On Theater, Academia, and the Art of Failure

anjalee deshpande nadkarni

I had gone to the annual conference of the Association for Theatre in Higher Education to present a paper entitled “The Maternal vs. the Pater­nal: Navigating the Divide in Rehearsal and in the Classroom.” The paper, which explored differences between male and female directorial styles, was a bit controversial, and my department was not altogether happy. The presentation went well, but I was still on edge: somewhat preoccupied by how people would react to what they might view as sensitive subject mat­ter, but mainly preoccupied by being away from my baby. My time at that conference was the longest I had ever been away from my son, then fifteen months old. On the last day of the conference, day ten away from the baby, I felt like I had abandoned him. I was a complete wreck.

Trying hard to maintain my professional appearance, I decided to attend a panel on motherhood, theater, and academia. As I wandered the busy halls looking for the right room, I kept thinking about meeting other the­ater moms. I especially hoped to meet some older moms with advice to offer, some holy-grail secret that I was desperate to hear. Just one little nugget that would make motherhood and academia symbiotic would suf­fice. When I finally got to the panel I was both excited and anxious.

The small conference room was filled with women ranging from their mid-twenties to mid-sixties, with just a few men sprinkled in. All the women were smiling and chatting energetically with each other, or read­ing a book or some literature from the conference. They all looked so con­fident, so together. For a moment I wondered if I was at the right panel. These women couldn’t be mothers. They seemed too—happy?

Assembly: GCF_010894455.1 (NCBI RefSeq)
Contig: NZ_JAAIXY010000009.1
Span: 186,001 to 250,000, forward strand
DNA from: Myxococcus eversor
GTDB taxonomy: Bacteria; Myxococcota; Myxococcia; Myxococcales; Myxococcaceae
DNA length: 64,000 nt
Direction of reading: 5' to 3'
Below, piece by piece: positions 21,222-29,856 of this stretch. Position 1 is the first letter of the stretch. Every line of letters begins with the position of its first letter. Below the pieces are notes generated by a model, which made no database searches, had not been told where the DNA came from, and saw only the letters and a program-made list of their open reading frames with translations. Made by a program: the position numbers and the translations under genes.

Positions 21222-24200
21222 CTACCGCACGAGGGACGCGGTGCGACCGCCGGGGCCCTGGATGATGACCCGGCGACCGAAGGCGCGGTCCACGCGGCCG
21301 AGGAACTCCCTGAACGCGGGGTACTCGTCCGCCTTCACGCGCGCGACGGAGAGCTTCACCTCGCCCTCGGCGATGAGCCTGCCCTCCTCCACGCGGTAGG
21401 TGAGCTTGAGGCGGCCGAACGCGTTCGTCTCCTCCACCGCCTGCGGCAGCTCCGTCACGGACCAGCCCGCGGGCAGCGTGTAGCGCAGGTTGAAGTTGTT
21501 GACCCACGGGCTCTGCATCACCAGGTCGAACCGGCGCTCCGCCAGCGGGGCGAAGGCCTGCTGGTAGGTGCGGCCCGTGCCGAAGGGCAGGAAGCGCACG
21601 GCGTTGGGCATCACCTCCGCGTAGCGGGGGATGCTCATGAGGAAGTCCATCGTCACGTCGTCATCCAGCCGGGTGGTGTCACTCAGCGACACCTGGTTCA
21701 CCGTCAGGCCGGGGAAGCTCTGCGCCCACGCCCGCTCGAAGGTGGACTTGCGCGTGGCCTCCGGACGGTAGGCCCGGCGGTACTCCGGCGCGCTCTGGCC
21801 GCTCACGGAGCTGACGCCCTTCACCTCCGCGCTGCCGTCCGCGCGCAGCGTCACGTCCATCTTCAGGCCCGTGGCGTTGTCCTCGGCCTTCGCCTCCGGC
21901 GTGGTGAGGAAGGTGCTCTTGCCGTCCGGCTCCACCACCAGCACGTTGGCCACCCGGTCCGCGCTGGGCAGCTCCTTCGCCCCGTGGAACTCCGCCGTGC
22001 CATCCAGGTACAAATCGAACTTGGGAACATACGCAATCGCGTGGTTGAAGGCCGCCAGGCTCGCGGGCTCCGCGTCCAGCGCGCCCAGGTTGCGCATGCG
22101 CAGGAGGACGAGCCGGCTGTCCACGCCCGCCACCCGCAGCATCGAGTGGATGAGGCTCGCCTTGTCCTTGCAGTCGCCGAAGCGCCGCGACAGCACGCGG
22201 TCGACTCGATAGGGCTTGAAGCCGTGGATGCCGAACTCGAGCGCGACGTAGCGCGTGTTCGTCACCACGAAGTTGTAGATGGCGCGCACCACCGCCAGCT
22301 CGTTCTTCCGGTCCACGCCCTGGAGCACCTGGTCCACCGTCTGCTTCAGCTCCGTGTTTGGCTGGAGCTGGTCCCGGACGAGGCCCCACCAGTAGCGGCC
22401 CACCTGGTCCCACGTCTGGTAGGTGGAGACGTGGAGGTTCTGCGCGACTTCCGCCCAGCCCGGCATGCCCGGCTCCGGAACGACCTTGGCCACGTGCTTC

A woman struggled into the back of the room with a stroller and I felt a pang of guilt: I should have been with my baby. I imagined my parents at home, nervous with my small son, and awkward at sharing responsibility with my very-soon-to-be-ex husband. The woman with the stroller lifted out a fussing infant, and for a moment I wondered how she would man­age to both be a part of the discussion and watch her baby—could she really do either activity justice? The next moment a man I assumed was her husband came in, and apologetically took the stroller and the baby. He strolled out, and soon we could hear the baby cooing from the hallway. I settled in and waited for the panel to begin. Still uneasy, I smiled at these women, thinking that perhaps I wasn’t the only one missing her child.

The five women on the panel began telling their stories. They all looked confident and secure—they seemed to have things figured out. And as each one began to recite her tales, I began to feel overwhelmed; the dis­tance between myself and these wonder women, these confident, beauti­ful, secure-looking women, felt gigantic.